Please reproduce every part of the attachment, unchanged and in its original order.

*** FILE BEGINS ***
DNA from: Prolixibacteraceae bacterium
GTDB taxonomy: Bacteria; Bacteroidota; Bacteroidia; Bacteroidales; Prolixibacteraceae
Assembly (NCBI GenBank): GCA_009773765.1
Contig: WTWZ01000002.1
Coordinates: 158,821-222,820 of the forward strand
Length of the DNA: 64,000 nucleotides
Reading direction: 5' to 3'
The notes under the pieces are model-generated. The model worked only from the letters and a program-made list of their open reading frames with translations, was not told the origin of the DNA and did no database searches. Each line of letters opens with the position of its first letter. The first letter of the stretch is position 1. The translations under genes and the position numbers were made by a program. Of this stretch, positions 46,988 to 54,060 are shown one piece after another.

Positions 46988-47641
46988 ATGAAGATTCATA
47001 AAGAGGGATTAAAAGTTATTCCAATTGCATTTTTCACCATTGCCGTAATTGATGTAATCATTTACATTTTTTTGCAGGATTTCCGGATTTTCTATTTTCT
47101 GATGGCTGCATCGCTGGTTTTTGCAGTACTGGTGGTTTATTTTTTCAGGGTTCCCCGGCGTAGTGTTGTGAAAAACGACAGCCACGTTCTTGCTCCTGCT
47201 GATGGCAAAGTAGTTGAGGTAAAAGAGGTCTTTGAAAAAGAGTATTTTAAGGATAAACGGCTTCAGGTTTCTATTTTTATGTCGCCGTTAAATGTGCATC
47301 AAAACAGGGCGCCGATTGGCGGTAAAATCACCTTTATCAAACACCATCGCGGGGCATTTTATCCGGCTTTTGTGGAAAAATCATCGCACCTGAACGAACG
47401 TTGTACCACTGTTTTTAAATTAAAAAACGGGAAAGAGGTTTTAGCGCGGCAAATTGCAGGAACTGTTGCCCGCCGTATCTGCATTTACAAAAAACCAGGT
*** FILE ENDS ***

DNA from: Prolixibacteraceae bacterium
GTDB taxonomy: Bacteria; Bacteroidota; Bacteroidia; Bacteroidales; Prolixibacteraceae
Assembly (NCBI GenBank): GCA_009773765.1
Contig: WTWZ01000002.1
Coordinates: 158,821-222,820 of the forward strand
Length of the DNA: 64,000 nucleotides
Reading direction: 5' to 3'
The notes under the pieces are model-generated. The model worked only from the letters and a program-made list of their open reading frames with translations, was not told the origin of the DNA and did no database searches. Each line of letters opens with the position of its first letter. The first letter of the stretch is position 1. The translations under genes and the position numbers were made by a program. Of this stretch, positions 46,988 to 54,060 are shown one piece after another.

Positions 46988-47641
46988 ATGAAGATTCATA
47001 AAGAGGGATTAAAAGTTATTCCAATTGCATTTTTCACCATTGCCGTAATTGATGTAATCATTTACATTTTTTTGCAGGATTTCCGGATTTTCTATTTTCT
47101 GATGGCTGCATCGCTGGTTTTTGCAGTACTGGTGGTTTATTTTTTCAGGGTTCCCCGGCGTAGTGTTGTGAAAAACGACAGCCACGTTCTTGCTCCTGCT
47201 GATGGCAAAGTAGTTGAGGTAAAAGAGGTCTTTGAAAAAGAGTATTTTAAGGATAAACGGCTTCAGGTTTCTATTTTTATGTCGCCGTTAAATGTGCATC
47301 AAAACAGGGCGCCGATTGGCGGTAAAATCACCTTTATCAAACACCATCGCGGGGCATTTTATCCGGCTTTTGTGGAAAAATCATCGCACCTGAACGAACG
47401 TTGTACCACTGTTTTTAAATTAAAAAACGGGAAAGAGGTTTTAGCGCGGCAAATTGCAGGAACTGTTGCCCGCCGTATCTGCATTTACAAAAAACCAGGT